• Graeber, D. (2013). On the phenomenon of bullshit jobs. Strike! Magazine, August (pp. 10–11).

  • Hardwig, J. (2015). Ownership, possession, and consumption: On the limits of rational consumption. Journal of Social Philosophy, 46(3), 281–296.

    Article  Google Scholar 

  • Hasan, R. (2015). Rawls on meaningful work and freedom. Social Theory and Practice, 41(3), 477–504.

    Article  Google Scholar 

  • Herzog, L. (2011). Wer Sind Wir, Wenn Wir Arbeiten? Soziale Identität Im Markt Bei Smith Und Hegel. Deutsche Zeitschrift Für Philosophie, 59(6), 835–852.

    Article  Google Scholar 

  • Hsieh, N. H. (2009). Justice at work: Arguing for property-owning democracy. Journal of Social Philosophy, 40(3), 397–411.

    Article  Google Scholar 

  • Kates, M. (2015). The ethics of sweatshops and the limits of choice. Business Ethics Quarterly, 25(2), 191–212.

    Article  Google Scholar 

  • Keat, R. (2009). Anti-perfectionism, market economies and the right to meaningful work. Analyse & Kritik, 31(1), 121–138.

    Google Scholar 

  • Kelbessa, W. (2013). Indigenous knowledge and its contribution to biodiversity conservation. International Social Science Journal, 64(211–212), 143–152.

    Article  Google Scholar 

  • Kohn, M. L., & Schooler, C. (1982). Job conditions and personality: A longitudinal assessment of their reciprocal effects. American Journal of Sociology, 87(6), 1257–1286.

    Article  Google Scholar 

  • Kumar, M., & Santoro, D. (2014). Being bound to fail. How epistemic injustice fails educational opportunities. https://imera.univ-amu.fr/sites/imera.univamu.fr/file/being_bound_to_fail.how_epistemic_injustice_fails_educational_opportunities_draft_0.pdf. Accessed 6 Oct 2017.

  • Lamont, J., & Favor, C. (2013). Distributive Justice. In E. N. Zalta (Ed.), Stanford encyclopedia of philosophy (spring 2013 edition). Stanford: Stanford University.

    Google Scholar 

  • Lane, R. E. (1991). The market experience. Cambridge: Cambridge University Press.

    Book  Google Scholar 

  • Lepisto, D. A., & Pratt, M. G. (2017). Meaningful work as realization and justification: Toward a dual conceptualization. Organizational Psychology Review, 7(2), 99–121.

    Article  Google Scholar 

  • Lips-Wiersma, M., & Morris, L. (2009). Discriminating between ‘meaningful work’ and the ‘management of meaning’. Journal of Business Ethics, 88(3), 491–511.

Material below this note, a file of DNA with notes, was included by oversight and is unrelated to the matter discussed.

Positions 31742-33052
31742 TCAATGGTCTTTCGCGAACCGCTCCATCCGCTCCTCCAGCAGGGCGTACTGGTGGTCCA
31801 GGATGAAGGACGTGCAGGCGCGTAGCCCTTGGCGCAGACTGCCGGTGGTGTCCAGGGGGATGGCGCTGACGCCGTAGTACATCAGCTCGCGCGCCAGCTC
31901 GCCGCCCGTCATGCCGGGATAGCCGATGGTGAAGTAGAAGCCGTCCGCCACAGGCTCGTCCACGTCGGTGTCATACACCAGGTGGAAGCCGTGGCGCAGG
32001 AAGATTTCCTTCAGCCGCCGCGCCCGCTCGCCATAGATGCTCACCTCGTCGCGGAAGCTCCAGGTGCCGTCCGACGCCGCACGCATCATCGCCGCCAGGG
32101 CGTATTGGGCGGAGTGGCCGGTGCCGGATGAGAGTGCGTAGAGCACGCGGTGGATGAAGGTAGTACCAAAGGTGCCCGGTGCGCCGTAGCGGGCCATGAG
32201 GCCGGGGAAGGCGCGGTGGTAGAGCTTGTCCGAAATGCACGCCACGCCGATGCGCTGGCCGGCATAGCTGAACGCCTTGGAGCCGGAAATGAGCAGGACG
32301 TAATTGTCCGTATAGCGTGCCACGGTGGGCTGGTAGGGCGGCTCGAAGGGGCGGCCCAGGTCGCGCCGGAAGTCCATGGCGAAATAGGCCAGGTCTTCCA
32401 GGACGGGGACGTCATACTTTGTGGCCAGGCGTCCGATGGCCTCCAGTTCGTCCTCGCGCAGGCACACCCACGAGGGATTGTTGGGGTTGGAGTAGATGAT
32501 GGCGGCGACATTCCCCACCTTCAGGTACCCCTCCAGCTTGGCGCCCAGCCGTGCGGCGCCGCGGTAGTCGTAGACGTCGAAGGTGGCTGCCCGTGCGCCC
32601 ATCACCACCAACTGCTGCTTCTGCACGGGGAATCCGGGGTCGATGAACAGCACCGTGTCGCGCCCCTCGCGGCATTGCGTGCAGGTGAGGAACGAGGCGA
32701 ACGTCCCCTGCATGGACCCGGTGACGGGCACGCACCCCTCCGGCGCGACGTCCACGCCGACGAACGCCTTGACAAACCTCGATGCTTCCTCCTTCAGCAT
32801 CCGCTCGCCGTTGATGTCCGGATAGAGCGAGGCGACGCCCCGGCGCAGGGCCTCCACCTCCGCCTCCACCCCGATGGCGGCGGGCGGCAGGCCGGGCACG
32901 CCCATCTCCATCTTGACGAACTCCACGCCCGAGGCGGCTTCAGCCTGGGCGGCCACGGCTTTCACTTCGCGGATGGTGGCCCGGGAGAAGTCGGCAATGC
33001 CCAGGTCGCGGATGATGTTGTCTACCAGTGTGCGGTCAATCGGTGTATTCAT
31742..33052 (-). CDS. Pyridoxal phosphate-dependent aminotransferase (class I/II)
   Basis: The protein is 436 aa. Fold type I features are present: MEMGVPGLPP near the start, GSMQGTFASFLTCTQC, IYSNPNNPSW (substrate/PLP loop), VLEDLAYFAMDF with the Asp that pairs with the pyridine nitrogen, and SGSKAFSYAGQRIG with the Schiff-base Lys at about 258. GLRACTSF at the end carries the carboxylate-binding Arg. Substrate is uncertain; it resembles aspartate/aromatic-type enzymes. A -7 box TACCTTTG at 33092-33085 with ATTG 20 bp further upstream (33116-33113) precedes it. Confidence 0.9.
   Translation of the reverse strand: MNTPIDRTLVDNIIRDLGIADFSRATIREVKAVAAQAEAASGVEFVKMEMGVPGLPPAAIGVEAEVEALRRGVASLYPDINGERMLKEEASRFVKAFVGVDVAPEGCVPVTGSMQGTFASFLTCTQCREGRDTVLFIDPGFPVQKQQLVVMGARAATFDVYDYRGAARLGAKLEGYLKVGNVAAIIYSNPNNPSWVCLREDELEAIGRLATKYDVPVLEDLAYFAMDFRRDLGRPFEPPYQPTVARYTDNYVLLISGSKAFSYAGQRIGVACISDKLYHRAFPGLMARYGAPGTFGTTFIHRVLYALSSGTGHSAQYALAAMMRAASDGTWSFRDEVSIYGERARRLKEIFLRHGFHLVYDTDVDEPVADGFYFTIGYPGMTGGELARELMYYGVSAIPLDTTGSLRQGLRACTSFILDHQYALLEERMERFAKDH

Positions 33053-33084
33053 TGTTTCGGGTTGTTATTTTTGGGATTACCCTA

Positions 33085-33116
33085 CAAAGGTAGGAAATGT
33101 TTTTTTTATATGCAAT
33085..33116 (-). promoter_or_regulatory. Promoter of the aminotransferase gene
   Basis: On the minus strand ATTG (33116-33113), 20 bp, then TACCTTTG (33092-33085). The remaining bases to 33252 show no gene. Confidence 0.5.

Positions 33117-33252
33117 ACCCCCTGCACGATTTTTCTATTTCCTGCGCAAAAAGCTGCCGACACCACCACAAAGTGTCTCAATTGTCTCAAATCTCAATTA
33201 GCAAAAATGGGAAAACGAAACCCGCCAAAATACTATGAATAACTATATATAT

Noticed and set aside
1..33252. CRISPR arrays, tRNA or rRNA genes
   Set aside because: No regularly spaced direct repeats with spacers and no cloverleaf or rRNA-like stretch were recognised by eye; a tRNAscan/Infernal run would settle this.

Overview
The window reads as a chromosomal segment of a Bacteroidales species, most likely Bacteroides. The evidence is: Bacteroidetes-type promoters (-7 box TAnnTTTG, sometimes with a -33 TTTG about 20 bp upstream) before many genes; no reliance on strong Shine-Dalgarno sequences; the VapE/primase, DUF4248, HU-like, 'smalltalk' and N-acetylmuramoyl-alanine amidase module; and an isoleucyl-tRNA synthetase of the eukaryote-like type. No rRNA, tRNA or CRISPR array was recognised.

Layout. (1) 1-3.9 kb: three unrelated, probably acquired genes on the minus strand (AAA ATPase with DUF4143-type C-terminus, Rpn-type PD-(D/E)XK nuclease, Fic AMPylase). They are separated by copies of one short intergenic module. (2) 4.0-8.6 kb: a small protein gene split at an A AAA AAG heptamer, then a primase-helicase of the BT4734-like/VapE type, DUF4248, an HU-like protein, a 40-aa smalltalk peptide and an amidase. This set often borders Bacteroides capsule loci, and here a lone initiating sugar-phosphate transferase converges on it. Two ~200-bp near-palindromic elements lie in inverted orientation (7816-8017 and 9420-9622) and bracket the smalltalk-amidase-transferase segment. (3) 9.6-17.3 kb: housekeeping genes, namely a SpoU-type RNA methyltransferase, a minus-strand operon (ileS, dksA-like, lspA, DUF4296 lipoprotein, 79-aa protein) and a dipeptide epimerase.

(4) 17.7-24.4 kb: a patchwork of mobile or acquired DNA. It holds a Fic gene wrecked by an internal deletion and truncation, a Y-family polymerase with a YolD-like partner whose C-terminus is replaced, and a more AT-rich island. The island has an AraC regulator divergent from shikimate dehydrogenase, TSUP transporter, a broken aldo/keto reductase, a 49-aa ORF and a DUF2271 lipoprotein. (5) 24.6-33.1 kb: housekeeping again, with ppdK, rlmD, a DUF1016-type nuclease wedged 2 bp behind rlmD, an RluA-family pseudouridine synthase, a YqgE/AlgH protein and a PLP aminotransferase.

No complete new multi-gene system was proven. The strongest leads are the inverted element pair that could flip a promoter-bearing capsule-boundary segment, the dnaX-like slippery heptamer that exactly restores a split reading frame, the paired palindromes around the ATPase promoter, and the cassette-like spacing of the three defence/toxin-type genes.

Article  Google Scholar 

  • Louwaars, N. (2007). Seeds of confusion: The impact of policies on seed systems. Ph.D. thesis, Wageningen Universiteit.

  • Lucas, K. (2015). Workplace dignity: Communicating inherent, earned, and remediated dignity. Journal of Management Studies, 52(5), 621–646.

    Article  Google Scholar 

  • May, D. R., Li, C., Mencl, J., & Huang, C.-C. (2014). The ethics of meaningful work: Types and magnitude of job-related harm and the ethical decision-making process. Journal of Business Ethics, 121(4), 651–669.

    Article  Google Scholar 

  • Mijs, J. J. (2016). The unfulfillable promise of meritocracy: Three lessons and their implications for justice in education. Social Justice Research, 29(1), 14–34.

    Article  Google Scholar 

  • Moellendorf, D. (2006). Equality of opportunity globalized. Canadian Journal of Law and Jurisprudence, 19, 301–318.

    Article  Google Scholar 

  • Murnion, W. E. (1989). The ideology of social justice in economic justice for all. Journal of Business Ethics, 8(11), 847–854.

    Article  Google Scholar 

  • Narisada, A. (2017). Socioeconomic status and the relationship between under-reward and distress: Buffering-resource or status-disconfirmation? Social Justice Research, 30(3), 191–220.

    Article  Google Scholar 

  • Nozick, R. (1974). Anarchy, state, and utopia. New York: Basic Books.

    Google Scholar 

  • Offe, C. (2009). Basic income and the labor contract. Analyse & Kritik, 31(1), 49–79.

    Article  Google Scholar 

  • Ooms, G. (2010). Why the west is perceived as being unworthy of cooperation. Journal of Law, Medicine and Ethics, 38(3), 594–613.

    Article  PubMed  Google Scholar 

  • Otsuka, M. (2008). Freedom of occupational choice. Ratio, 21(4), 440–453.

    Article  Google Scholar